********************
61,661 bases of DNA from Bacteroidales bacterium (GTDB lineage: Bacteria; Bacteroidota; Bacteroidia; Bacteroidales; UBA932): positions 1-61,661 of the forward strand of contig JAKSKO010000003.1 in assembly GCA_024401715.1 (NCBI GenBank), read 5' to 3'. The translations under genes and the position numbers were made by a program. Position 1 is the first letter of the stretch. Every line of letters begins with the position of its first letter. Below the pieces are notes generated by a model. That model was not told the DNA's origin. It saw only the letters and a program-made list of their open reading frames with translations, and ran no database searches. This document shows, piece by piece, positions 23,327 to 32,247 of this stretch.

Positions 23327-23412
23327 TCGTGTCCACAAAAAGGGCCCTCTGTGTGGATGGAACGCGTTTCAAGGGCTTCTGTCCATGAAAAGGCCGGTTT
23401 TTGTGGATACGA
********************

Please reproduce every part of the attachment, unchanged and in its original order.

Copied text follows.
61,661 bases of DNA from Bacteroidales bacterium (GTDB lineage: Bacteria; Bacteroidota; Bacteroidia; Bacteroidales; UBA932): positions 1-61,661 of the forward strand of contig JAKSKO010000003.1 in assembly GCA_024401715.1 (NCBI GenBank), read 5' to 3'. The translations under genes and the position numbers were made by a program. Position 1 is the first letter of the stretch. Every line of letters begins with the position of its first letter. Below the pieces are notes generated by a model. That model was not told the DNA's origin. It saw only the letters and a program-made list of their open reading frames with translations, and ran no database searches. This document shows, piece by piece, positions 23,327 to 32,247 of this stretch.

Positions 23327-23412
23327 TCGTGTCCACAAAAAGGGCCCTCTGTGTGGATGGAACGCGTTTCAAGGGCTTCTGTCCATGAAAAGGCCGGTTT
23401 TTGTGGATACGA